Three double-blind, randomized, placebo-controlled trials have showed statistically significant greater improvements in PANSS scores in the allopurinol groups vs. placebo groups. These empiric data, together with the theoretical and basic science background cited, provide the impetus for this proposed study.

Phase 4
Allocation: Randomized
Intervention Model: Parallel Assignment
Masking: Triple (Participant, Care Provider, Investigator)
Primary Purpose: Treatment
  • Schizophrenia
  • Schizoaffective Disorder
Drug: Allopurinol
Allopurinol 1 capsule 300 mg, or placebo, bid (twice a day) for 42 days.
Other Name: Alloril, Zylol, Zyloric
  • Experimental: Allopurinol
    Intervention: Drug: Allopurinol
  • Placebo Comparator: Placebo
    Intervention: Drug: Allopurinol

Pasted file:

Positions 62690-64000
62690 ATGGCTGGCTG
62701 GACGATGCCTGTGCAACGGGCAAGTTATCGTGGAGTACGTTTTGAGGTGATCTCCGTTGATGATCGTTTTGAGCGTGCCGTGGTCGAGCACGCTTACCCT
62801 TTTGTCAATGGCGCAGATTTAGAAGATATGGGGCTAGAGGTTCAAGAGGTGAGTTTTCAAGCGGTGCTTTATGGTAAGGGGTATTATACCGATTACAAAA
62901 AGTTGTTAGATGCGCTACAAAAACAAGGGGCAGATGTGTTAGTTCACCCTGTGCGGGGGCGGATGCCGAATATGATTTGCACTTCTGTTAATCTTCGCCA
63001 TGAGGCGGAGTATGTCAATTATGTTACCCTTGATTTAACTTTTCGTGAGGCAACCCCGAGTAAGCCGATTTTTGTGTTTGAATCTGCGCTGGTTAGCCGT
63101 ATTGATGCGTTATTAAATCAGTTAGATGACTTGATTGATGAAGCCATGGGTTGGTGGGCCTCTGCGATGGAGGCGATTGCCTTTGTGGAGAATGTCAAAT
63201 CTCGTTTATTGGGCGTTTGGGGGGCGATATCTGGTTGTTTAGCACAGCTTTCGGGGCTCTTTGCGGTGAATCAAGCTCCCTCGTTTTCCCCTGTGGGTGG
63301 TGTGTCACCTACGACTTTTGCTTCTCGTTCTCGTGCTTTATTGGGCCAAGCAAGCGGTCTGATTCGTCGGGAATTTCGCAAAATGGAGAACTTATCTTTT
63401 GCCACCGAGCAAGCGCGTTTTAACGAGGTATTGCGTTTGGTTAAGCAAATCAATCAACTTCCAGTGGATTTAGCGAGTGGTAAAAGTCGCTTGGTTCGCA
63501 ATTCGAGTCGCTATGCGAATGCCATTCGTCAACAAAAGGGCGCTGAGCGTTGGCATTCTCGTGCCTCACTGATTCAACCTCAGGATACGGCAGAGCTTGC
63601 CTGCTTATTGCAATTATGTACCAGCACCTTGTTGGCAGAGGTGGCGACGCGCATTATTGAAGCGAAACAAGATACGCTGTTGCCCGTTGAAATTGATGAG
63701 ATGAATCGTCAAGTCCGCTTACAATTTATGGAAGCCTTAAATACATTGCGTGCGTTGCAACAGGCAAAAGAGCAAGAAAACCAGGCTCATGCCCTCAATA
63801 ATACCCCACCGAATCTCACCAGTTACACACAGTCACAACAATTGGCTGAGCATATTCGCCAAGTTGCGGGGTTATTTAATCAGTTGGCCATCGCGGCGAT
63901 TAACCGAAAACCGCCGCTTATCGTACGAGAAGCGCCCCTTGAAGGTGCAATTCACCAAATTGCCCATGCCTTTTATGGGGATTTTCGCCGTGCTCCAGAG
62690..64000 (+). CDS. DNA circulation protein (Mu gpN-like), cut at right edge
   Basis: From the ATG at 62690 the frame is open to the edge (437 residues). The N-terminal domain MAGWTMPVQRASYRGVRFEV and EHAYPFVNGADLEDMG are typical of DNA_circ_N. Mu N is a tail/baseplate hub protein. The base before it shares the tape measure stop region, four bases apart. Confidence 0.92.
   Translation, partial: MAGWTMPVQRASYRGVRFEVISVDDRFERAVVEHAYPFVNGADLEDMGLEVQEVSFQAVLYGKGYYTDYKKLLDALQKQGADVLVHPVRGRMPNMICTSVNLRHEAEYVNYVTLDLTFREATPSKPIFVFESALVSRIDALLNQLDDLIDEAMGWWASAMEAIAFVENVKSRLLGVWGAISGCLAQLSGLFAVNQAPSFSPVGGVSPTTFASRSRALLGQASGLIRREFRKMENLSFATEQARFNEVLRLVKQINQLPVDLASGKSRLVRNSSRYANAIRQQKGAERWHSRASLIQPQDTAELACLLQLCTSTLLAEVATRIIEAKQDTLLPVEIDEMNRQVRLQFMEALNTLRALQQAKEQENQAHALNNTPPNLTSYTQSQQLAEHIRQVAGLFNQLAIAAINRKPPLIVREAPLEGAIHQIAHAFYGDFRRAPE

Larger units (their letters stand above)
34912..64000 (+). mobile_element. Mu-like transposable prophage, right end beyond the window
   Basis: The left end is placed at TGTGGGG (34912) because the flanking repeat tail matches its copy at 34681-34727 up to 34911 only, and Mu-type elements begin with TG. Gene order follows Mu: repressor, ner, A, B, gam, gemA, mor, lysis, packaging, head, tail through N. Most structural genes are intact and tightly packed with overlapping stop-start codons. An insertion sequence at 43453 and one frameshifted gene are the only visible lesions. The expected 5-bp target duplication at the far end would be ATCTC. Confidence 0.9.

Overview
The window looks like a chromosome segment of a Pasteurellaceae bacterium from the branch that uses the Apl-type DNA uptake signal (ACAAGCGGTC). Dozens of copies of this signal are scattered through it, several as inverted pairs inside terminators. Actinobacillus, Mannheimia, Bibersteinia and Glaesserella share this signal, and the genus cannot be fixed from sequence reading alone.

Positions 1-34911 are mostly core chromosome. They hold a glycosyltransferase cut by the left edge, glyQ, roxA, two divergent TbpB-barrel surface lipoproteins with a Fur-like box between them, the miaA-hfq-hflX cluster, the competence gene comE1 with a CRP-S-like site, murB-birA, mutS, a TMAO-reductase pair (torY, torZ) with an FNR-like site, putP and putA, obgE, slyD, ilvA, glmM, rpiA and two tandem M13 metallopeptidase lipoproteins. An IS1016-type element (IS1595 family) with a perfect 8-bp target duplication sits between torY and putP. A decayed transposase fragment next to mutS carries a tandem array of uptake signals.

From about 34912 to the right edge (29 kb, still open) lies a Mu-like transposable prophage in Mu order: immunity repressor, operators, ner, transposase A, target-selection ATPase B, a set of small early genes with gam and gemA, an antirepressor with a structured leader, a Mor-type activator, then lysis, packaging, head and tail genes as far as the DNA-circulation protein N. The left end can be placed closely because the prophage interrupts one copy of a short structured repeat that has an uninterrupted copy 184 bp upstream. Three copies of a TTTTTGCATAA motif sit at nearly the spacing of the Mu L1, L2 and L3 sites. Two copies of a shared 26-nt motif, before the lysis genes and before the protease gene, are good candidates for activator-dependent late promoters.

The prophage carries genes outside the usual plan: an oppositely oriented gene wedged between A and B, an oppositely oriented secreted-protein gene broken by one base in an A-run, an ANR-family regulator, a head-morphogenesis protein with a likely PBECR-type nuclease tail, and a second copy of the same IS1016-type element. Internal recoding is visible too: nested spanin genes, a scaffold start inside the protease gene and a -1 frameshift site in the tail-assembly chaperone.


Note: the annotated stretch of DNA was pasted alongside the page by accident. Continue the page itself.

Weiser M, Gershon AA, Rubinstein K, Petcu C, Ladea M, Sima D, Podea D, Keefe RS, Davis JM. A randomized controlled trial of allopurinol vs. placebo added on to antipsychotics in patients with schizophrenia or schizoaffective disorder. Schizophr Res. 2012 Jun;138(1):35-8. doi: 10.1016/j.schres.2012.02.014. Epub 2012 Apr 4.

*   Includes publications given by the data provider as well as publications identified by Identifier (NCT Number) in Medline.
January 2010
December 2009   (Final data collection date for primary outcome measure)

Inclusion Criteria:

  1. Male or female, 18-65 years of age, inclusive
  2. Because gout is relatively rare in women of childbearing age, there are few reports describing the use of allopurinol during pregnancy; in those there were no adverse fetal outcomes attributable to allopurinol. Therefore, only females who are abstinent or practicing an established method of birth control (oral contraceptive tablets, hormonal implant device, hormone patch, injectable contraceptive, intrauterine device [IUD]) can be included in the trial.
  3. Willing and able to provide informed consent, after the nature of the study has been fully explained
  4. Current DSM-IV-TR diagnosis of schizophrenia as confirmed by SCID